30.11.2015 | University of California, Irvine
ARTORG and Inselspital develop artificial pancreas
26.11.2015 | Universitätsspital Bern
Before the fluid of the middle ear drains and sound waves penetrate for the first time, the inner ear cells of newborn rodents practice for their big debut. Researchers at Johns Hopkins report they have figured out the molecular chain of events that enables the cells to make “sounds” on their own, essentially “practicing” their ability to process sounds in the world around them.
The researchers, who describe their experiments in the Dec. 3 edition of the journal Cell, show how hair cells in the inner ear can be activated in the absence...
Planet Earth experienced a global climate shift in the late 1980s on an unprecedented scale, fuelled by anthropogenic warming and a volcanic eruption, according to new research published this week.
Scientists say that a major step change, or ‘regime shift’, in the Earth’s biophysical systems, from the upper atmosphere to the depths of the ocean and from...
The Fraunhofer Institute for Solar Energy Systems ISE has installed 70 photovoltaic modules on the outer façade of one of its lab buildings. The modules were...
Nerve cells cover their high energy demand with glucose and lactate. Scientists of the University of Zurich now provide new support for this. They show for the first time in the intact mouse brain evidence for an exchange of lactate between different brain cells. With this study they were able to confirm a 20-year old hypothesis.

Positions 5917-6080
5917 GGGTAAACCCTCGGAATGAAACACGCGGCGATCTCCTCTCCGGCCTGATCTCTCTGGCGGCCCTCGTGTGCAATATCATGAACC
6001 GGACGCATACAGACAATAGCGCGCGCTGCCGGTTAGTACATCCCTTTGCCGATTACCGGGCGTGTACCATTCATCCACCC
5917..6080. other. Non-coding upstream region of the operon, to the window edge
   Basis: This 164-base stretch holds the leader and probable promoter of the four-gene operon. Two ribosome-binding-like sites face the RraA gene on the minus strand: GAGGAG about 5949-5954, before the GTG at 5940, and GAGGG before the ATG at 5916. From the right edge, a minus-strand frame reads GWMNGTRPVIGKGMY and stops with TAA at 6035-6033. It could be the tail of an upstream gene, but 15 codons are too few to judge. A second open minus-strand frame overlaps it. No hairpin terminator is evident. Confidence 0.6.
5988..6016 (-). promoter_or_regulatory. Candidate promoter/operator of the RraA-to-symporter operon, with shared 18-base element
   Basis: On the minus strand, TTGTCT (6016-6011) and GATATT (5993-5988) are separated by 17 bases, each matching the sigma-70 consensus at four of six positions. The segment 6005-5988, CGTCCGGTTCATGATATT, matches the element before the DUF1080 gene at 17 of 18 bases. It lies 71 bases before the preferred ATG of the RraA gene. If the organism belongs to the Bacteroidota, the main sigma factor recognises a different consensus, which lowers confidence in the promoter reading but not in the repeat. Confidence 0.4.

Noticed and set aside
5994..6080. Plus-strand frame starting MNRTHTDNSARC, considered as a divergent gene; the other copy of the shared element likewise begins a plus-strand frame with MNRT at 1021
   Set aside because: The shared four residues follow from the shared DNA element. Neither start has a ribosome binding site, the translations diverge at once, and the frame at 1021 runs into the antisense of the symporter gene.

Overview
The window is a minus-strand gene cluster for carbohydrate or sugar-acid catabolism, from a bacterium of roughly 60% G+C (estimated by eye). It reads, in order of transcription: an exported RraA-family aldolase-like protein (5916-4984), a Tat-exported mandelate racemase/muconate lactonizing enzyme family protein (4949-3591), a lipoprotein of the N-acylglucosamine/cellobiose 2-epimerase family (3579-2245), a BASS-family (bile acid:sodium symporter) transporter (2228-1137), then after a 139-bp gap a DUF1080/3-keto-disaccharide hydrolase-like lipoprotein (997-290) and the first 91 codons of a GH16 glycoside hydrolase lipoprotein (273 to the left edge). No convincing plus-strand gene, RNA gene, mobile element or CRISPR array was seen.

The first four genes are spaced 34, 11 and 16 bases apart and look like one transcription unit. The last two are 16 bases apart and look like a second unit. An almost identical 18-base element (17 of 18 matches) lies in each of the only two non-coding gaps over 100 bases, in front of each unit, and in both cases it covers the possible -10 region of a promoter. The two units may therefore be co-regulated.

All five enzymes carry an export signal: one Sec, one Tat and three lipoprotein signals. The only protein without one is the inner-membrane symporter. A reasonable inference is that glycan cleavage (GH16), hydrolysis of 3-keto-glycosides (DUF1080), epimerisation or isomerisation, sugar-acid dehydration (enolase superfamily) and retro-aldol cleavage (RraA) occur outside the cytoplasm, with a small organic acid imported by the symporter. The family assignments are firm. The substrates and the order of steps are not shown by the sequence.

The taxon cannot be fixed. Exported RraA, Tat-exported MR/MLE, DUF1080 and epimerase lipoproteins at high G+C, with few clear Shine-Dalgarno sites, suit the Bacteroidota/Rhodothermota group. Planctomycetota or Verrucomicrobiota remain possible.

In comparison to other organs, the human brain has the highest energy requirements. The supply of energy for nerve cells and the particular role of lactic acid...
In laser material processing, the simulation of processes has made great strides over the past few years. Today, the software can predict relatively well what will happen on the workpiece. Unfortunately, it is also highly complex and requires a lot of computing time. Thanks to clever simplification, experts from Fraunhofer ILT are now able to offer the first-ever simulation software that calculates processes in real time and also runs on tablet computers and smartphones. The fast software enables users to do without expensive experiments and to find optimum process parameters even more effectively.
Before now, the reliable simulation of laser processes was a job for experts. Armed with sophisticated software packages and after many hours on computer...
30.11.2015 | Event News
25.11.2015 | Event News
17.11.2015 | Event News
30.11.2015 | Trade Fair News
30.11.2015 | Trade Fair News
30.11.2015 | Trade Fair News